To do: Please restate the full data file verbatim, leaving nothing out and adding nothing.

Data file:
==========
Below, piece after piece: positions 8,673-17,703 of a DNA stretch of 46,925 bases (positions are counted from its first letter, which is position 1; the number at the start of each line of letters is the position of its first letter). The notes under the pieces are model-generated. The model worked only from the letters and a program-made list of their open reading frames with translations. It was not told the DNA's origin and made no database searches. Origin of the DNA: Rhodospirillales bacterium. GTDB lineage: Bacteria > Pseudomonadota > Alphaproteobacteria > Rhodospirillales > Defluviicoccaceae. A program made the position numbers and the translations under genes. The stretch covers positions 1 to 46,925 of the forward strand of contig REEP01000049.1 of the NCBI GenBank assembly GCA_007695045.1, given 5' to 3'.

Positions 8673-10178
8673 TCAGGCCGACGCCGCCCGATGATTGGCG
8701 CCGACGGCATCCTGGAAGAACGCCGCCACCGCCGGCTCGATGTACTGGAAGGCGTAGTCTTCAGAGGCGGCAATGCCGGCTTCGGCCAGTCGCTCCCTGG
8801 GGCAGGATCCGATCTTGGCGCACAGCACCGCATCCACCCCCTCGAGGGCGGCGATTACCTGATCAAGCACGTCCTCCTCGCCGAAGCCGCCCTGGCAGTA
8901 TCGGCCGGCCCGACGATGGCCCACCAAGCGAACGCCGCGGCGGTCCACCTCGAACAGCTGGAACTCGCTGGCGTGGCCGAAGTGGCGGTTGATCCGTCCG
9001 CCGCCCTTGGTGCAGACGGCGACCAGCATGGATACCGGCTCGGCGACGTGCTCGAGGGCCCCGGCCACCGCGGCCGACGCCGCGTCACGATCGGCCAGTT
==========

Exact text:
Below, piece after piece: positions 8,673-17,703 of a DNA stretch of 46,925 bases (positions are counted from its first letter, which is position 1; the number at the start of each line of letters is the position of its first letter). The notes under the pieces are model-generated. The model worked only from the letters and a program-made list of their open reading frames with translations. It was not told the DNA's origin and made no database searches. Origin of the DNA: Rhodospirillales bacterium. GTDB lineage: Bacteria > Pseudomonadota > Alphaproteobacteria > Rhodospirillales > Defluviicoccaceae. A program made the position numbers and the translations under genes. The stretch covers positions 1 to 46,925 of the forward strand of contig REEP01000049.1 of the NCBI GenBank assembly GCA_007695045.1, given 5' to 3'.

Positions 8673-10178
8673 TCAGGCCGACGCCGCCCGATGATTGGCG
8701 CCGACGGCATCCTGGAAGAACGCCGCCACCGCCGGCTCGATGTACTGGAAGGCGTAGTCTTCAGAGGCGGCAATGCCGGCTTCGGCCAGTCGCTCCCTGG
8801 GGCAGGATCCGATCTTGGCGCACAGCACCGCATCCACCCCCTCGAGGGCGGCGATTACCTGATCAAGCACGTCCTCCTCGCCGAAGCCGCCCTGGCAGTA
8901 TCGGCCGGCCCGACGATGGCCCACCAAGCGAACGCCGCGGCGGTCCACCTCGAACAGCTGGAACTCGCTGGCGTGGCCGAAGTGGCGGTTGATCCGTCCG
9001 CCGCCCTTGGTGCAGACGGCGACCAGCATGGATACCGGCTCGGCGACGTGCTCGAGGGCCCCGGCCACCGCGGCCGACGCCGCGTCACGATCGGCCAGTT